Mobility Airmen project global power alongside U.S. Army, Thai partners

Paratroopers of 4th Infantry Brigade Combat Team (Airborne), 25th Infantry Division, rig and inspect their parachutes during a 17-hour flight in a 517th Airlift Squadron C-17 Globemaster III. The five-ship C-17 formation refueled twice during the trip. (U.S. Air Force photo/Staff Sgt. William Banton)

Paratroopers of 4th Infantry Brigade Combat Team (Airborne), 25th Infantry Division, rig and inspect their parachutes during a 17-hour flight in a 517th Airlift Squadron C-17 Globemaster III. The five-ship C-17 formation refueled twice during the trip. (U.S. Air Force photo/Staff Sgt. William Banton)

SCOTT AIR FORCE BASE, Ill. -- Alongside their U.S. Army and Thai partners, Mobility Airmen recently demonstrated the capability to project power globally during the combined exercise Cobra Gold 2014.

Cobra Gold, which focuses on a tactical, humanitarian and civil assistance scenario, brings together multiple nations to exercise combined operations in support of the security and stability of the Asia-Pacific region.

"From the top down, this exercise was important to demonstrate to the Thai allies, our friendship and U.S. security cooperation," said Air Force Col. Tony Schenk, mission commander from the 437th Operations Group, Joint Base Charleston, S.C.

Air Force and Army planners started working in October to execute the mission, Schenk added.

The planners looked at everything from how to keep Soldiers hydrated and rested on the18-hour flight from Alasak to Thailand, to the gear needed to operate in diverse environments. These considerations were important because the U.S. contingent departed subfreezing arctic conditions and then conducted a large-scale airdrop of paratroopers into Thailand's tropical environment, exercise officials said.

The planning also involved integrating airlift assets from three Air Force wings: the 3rd Wing from Joint Base Elmendorf-Richardson, Alaska; the 62nd Airlift Wing from Joint Base Lewis-McChord, Wash.; and the 437th Airlift Wing from Joint Base Charleston, S.C. In addition, planners also faced the complex effort of coordinating diplomatic clearances for multiple countries and working with Japanese and Thai officials to coordinate air space. To reach the final destination, the pilots also had to accomplish multiple air refuelings.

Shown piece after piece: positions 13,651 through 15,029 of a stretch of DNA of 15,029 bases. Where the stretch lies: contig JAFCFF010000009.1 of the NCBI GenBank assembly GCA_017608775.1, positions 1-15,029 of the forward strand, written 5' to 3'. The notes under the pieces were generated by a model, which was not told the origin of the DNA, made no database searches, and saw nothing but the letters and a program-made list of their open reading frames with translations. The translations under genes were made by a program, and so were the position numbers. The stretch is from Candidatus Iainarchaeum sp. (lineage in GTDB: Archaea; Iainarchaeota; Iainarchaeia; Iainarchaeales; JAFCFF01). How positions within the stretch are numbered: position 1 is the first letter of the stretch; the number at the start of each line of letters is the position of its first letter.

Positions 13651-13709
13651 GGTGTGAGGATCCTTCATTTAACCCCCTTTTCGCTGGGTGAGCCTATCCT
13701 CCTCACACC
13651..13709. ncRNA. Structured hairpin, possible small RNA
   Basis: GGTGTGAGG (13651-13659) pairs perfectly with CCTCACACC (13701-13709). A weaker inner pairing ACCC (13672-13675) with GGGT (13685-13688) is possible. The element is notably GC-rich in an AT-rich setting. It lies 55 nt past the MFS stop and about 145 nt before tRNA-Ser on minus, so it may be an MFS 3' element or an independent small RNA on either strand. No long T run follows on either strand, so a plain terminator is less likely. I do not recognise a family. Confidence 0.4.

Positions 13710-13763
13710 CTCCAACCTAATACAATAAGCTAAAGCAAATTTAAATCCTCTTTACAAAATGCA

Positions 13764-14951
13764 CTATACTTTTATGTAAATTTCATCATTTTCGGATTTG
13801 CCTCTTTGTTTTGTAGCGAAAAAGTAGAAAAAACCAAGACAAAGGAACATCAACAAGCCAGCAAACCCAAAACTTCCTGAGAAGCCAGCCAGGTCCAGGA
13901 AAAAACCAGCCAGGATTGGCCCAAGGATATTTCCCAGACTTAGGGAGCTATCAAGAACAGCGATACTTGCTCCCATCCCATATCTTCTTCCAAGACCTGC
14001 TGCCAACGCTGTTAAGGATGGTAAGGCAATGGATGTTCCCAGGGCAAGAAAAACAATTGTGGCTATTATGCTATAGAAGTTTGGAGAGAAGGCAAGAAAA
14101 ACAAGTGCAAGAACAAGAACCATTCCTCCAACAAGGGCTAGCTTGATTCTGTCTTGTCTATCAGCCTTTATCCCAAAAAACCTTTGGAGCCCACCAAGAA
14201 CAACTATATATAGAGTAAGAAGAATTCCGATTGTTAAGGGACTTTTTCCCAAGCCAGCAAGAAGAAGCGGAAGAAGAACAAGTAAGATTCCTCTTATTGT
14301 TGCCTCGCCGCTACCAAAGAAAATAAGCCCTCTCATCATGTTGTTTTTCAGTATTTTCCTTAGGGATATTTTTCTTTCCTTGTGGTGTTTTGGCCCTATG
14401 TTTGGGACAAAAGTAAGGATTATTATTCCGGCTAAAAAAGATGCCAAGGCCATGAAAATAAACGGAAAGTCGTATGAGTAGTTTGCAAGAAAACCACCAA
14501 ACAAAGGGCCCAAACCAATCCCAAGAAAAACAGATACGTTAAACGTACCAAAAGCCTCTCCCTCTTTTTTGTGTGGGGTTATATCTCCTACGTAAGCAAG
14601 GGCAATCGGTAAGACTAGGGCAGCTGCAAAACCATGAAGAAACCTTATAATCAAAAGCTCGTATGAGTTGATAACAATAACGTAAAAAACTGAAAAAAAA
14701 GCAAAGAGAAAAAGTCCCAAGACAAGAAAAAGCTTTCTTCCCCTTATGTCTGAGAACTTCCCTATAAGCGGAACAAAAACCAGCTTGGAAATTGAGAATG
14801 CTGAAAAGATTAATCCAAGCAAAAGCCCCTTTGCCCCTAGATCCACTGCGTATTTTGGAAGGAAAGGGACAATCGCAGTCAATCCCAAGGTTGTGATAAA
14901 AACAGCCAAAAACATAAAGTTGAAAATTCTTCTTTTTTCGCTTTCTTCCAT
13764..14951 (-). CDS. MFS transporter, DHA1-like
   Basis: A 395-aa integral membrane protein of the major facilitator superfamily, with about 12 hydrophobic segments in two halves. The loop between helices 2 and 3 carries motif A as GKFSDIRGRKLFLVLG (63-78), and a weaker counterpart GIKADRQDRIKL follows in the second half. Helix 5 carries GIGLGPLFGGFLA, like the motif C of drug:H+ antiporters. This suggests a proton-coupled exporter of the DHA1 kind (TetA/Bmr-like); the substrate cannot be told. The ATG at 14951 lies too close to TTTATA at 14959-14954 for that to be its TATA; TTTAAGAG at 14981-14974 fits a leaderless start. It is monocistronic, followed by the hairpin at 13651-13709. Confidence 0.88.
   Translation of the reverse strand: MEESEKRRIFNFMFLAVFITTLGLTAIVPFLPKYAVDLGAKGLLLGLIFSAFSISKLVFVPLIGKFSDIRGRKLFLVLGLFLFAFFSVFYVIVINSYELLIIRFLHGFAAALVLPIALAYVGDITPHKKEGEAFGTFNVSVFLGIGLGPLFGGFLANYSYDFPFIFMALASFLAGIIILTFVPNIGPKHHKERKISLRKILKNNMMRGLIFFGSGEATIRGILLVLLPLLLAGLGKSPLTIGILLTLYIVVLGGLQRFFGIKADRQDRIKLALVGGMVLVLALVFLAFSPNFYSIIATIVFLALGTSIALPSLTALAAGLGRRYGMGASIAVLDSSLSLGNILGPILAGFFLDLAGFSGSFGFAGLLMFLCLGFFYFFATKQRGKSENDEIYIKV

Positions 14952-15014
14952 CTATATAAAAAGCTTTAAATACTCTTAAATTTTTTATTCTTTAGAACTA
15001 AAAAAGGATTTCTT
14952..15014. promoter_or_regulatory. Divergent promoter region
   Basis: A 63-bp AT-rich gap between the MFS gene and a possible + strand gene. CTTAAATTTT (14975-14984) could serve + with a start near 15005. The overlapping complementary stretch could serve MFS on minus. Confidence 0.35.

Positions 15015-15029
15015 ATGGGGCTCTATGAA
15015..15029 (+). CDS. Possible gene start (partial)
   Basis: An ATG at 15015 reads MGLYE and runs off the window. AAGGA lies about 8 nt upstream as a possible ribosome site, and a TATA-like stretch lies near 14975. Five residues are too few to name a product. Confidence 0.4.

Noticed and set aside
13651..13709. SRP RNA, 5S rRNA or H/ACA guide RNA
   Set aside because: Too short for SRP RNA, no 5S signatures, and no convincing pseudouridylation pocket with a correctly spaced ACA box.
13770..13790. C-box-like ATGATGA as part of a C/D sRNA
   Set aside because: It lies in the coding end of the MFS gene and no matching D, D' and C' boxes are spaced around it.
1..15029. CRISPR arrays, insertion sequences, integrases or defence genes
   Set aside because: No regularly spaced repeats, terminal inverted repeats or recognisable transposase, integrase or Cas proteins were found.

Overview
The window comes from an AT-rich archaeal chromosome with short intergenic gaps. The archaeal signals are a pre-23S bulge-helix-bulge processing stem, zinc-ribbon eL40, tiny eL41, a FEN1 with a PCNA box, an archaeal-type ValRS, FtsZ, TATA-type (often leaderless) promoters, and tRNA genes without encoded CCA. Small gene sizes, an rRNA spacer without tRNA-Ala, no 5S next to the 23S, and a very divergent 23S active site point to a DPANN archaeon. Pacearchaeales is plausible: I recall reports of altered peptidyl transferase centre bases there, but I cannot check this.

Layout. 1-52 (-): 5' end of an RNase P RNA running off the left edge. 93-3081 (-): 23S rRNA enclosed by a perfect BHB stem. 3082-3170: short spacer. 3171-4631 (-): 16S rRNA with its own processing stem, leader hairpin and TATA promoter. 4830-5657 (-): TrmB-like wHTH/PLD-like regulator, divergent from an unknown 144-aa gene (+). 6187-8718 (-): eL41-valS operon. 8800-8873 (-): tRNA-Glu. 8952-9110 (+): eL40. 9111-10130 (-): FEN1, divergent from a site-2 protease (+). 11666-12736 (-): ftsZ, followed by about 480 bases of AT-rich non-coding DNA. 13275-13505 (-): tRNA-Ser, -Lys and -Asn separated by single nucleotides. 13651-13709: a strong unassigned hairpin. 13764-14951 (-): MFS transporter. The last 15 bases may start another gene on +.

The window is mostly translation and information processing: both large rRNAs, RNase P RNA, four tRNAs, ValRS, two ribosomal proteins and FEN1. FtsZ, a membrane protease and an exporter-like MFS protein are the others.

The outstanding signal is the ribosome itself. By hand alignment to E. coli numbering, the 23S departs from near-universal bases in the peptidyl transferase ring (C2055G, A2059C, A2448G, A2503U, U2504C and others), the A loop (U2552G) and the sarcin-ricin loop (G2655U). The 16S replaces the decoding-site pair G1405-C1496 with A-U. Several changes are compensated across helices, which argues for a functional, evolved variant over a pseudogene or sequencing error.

"The Air Force, the C-17 crews specifically, had the opportunity to work directly with our partners, the 4/25 [the Army's 4th Infantry Brigade Combat Team (Airborne), 25th Infantry Division], to project global power and to demonstrate exactly what our airborne brethren bring to the fight - as well as our ability to deliver them worldwide," said Air Force Capt. Christopher Prentiss, the lead Air Force mission planner, from the 437th.

"This exercise was our opportunity to demonstrate, in conjunction with the Army, our capability to go anywhere in the world and provide humanitarian and disaster relief," Prentiss added.

Schenk described the relationship between the Air Force and Army as one of synergy. The colonel highlighted the importance of continuing to develop the relationship with Army counterparts and the 4/25th.

"They can't do what they do without us and vice versa," Schenk said. "The reason we have those airplanes is to demonstrate those capabilities. We have crew members that always strive to be outstanding and the Army has Soldiers whose goal is to be outstanding," Schenk said. "In this particular exercise, we strove for perfection together and I think that Col. (Matt) McFarlane (4/25 IBCT commander) and I had a great relationship and we executed it together."

Editor's Note: This story is an adaptation of "JBER's joint capabilities support Thai partners" a story by Air Force Staff Sgt. William Banton of, Joint Base Elmendorf-Richardson Public Affairs
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